Evolutionary biologist Sean Carroll describes the implications of the stunning discovery:
Somehow, the bacterium senses the presence of lactose and is induced to make the right enzyme when it is needed. How can such a simple cell “know” what enzymes to make? How is the right enzyme induced by the appearance of the very compound it breaks down? The answers to these questions were worked out by François Jacob and Jacques Monod, who along with André Lwoff shared the Nobel Prize in 1965 for their discoveries….
What Jacob and Monod figured out is that the production of this enzyme is controlled by a switch that resides at the betagalactosidase gene. The switch is off when lactose is absent, but flips on when lactose is present….The control of enzyme production by the lac repressor is the classic example of gene logic, where a gene is used only when it is needed….I cannot overstate the conceptual impact of the discovery of genetic switches in bacteria.3
These bacteria are likely no more aware of these automated functions than humans are of those happening within themselves. Yet, they function just like human-designed autonomous adaptable entities that use internal logic-based selective responses. “If-then” logic enables an internal selection of the correct solution to different challenges, an innate system that closely imitates the conscious logical intentions of a designer.
Logic-Based Systems Confer Cellular “Cognition” to Select Responses
In conscious organisms, the ability to make selections is either an indicator of volition or a consequence of complicated, logic-based systems. When such organisms integrate sensory inputs, memory, and logical rules to make selections, they are said to express cognition. Remarkably, an individual cell—including those that organisms use in their environmental tracking systems—seems to behave in ways that mimic cognition. Geneticist James Shapiro of the University of Chicago describes this capability:
Cells act in what I call a cognitive way or an information processing way. Some people like to say “computational.” The only reason that I don’t use the word computational is that it doesn’t include the sensory aspect of how cells operate. And the sensing and its molecular basis are all very firmly established scientifically. There’s no question about it. What we don’t understand is how everything is integrated, how the information is processed and how the cells end up doing the appropriate thing. We know a lot about the components involved in signal transfer and decision-making, but we don’t know how the whole system works. That I think is the key frontier in the 21st century….Cells engineer their own genomes and they do it in a wide variety of ways that are subject to sensory inputs and which can be targeted within the genome.4
Thus, it seems that tracking environmental changes is a function of organisms, some organ systems, and even cells themselves. It also looks as though the same elements of sensors, logic mechanisms, and output effectors are used in similar systems all the way down. Observations from the latest research keep coming in to support ICR’s CET model. Sensors bridge the space between organism and environment and are themselves marvels of engineering. But the logic mechanisms—which are designed to mimic the way cognitive beings think and implement suitable selections—seem to resist any explanations involving death-driven, mindless, and random evolutionary trial-and-error scenarios.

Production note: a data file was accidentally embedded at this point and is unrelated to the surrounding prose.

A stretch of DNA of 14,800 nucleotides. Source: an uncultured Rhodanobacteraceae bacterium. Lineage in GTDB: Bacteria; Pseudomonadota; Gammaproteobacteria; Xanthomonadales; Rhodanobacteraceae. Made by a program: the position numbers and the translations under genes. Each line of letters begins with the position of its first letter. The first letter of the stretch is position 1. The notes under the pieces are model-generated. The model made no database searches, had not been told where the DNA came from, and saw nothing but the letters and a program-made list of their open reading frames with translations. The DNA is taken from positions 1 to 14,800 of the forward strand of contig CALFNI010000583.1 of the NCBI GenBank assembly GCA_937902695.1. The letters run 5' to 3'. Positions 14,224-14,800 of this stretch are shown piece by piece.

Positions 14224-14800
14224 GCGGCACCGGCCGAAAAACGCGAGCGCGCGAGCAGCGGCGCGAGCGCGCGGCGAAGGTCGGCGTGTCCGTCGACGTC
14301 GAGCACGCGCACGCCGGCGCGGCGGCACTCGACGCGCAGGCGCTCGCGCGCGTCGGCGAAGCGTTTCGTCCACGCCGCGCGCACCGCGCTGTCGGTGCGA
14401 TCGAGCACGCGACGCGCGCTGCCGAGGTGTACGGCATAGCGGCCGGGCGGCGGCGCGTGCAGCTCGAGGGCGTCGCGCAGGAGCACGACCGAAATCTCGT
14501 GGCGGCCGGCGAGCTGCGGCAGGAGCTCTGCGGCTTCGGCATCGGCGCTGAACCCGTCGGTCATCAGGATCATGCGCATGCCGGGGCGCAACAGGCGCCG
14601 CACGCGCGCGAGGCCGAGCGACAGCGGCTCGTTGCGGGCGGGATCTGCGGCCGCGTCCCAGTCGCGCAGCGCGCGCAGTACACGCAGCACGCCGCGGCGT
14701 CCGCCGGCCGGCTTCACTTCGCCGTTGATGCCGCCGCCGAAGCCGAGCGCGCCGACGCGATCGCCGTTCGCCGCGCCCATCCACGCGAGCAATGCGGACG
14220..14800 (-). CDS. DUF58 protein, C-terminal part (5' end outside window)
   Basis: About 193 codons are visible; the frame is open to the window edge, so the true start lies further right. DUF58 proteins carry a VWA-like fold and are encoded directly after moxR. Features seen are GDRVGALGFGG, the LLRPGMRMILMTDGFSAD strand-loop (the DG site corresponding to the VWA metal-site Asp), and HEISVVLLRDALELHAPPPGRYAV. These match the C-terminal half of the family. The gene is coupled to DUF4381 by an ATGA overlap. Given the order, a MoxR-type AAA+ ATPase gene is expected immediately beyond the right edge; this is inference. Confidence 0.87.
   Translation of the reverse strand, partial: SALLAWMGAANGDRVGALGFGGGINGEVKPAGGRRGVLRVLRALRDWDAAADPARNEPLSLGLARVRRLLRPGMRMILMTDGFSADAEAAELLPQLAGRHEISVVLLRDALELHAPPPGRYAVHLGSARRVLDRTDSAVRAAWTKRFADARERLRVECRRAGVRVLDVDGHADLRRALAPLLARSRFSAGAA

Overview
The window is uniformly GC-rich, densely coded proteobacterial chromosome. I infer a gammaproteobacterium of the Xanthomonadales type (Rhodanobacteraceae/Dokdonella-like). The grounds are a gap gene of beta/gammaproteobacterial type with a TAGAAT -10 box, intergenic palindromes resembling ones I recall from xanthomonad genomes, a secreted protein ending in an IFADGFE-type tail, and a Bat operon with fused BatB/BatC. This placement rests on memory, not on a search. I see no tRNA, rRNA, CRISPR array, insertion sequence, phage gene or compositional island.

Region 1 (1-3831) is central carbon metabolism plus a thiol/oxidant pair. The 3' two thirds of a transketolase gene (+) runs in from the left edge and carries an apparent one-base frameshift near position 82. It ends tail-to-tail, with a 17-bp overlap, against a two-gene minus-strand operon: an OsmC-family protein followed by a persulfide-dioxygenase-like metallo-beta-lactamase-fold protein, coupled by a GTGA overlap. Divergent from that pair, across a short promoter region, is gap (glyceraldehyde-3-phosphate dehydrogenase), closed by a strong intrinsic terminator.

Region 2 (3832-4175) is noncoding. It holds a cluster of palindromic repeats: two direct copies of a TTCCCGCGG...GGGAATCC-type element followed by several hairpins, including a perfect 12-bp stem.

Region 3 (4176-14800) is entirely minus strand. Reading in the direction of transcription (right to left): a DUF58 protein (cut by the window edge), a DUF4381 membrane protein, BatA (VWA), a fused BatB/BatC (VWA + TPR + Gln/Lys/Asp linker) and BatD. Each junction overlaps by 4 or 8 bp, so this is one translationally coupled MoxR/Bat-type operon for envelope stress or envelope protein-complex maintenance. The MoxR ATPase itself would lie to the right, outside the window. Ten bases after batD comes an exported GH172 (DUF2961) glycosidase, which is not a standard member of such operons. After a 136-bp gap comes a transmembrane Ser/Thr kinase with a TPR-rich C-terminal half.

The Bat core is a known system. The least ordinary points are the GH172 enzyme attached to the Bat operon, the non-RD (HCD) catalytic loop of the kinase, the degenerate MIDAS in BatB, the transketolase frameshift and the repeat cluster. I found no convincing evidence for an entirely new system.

Programmers use logic-based programming when they want to implement their decision-making intentions through an independent entity. So, when we see microscopic cells carry out thousands of highly complicated logical decisions with exquisite precision, we get a glimpse into the magnificent and infinite mind of their Designer, the Lord Jesus Christ.
Click here for other articles in the Engineered Adaptability series.
- Guliuzza, R. J. 2018. Engineered Adaptability: Adaptive Changes Are Purposeful, Not Random. Acts & Facts. 47 (6): 17-19.
- Guliuzza, R. J. 2018. Engineered Adaptability: Sensor Triggers Affirm Intelligently Designed Internalism. Acts & Facts. 47 (2): 17-19.
- Carroll, S. B. 2005. Endless Forms Most Beautiful: The New Science of Evo Devo and the Making of the Animal Kingdom. New York: W. W. Norton & Company, 55-56, 58-60.
- Mazur, S. 2015. The Paradigm Shifters: Overthrowing ‘the Hegemony of the Culture of Darwin’. New York: Caswell Books, 20, emphasis added.
* Dr. Guliuzza is ICR’s National Representative. He earned his M.D. from the University of Minnesota, his Master of Public Health from Harvard University, and served in the U.S. Air Force as 28th Bomb Wing Flight Surgeon and Chief of Aerospace Medicine. Dr. Guliuzza is also a registered Professional Engineer.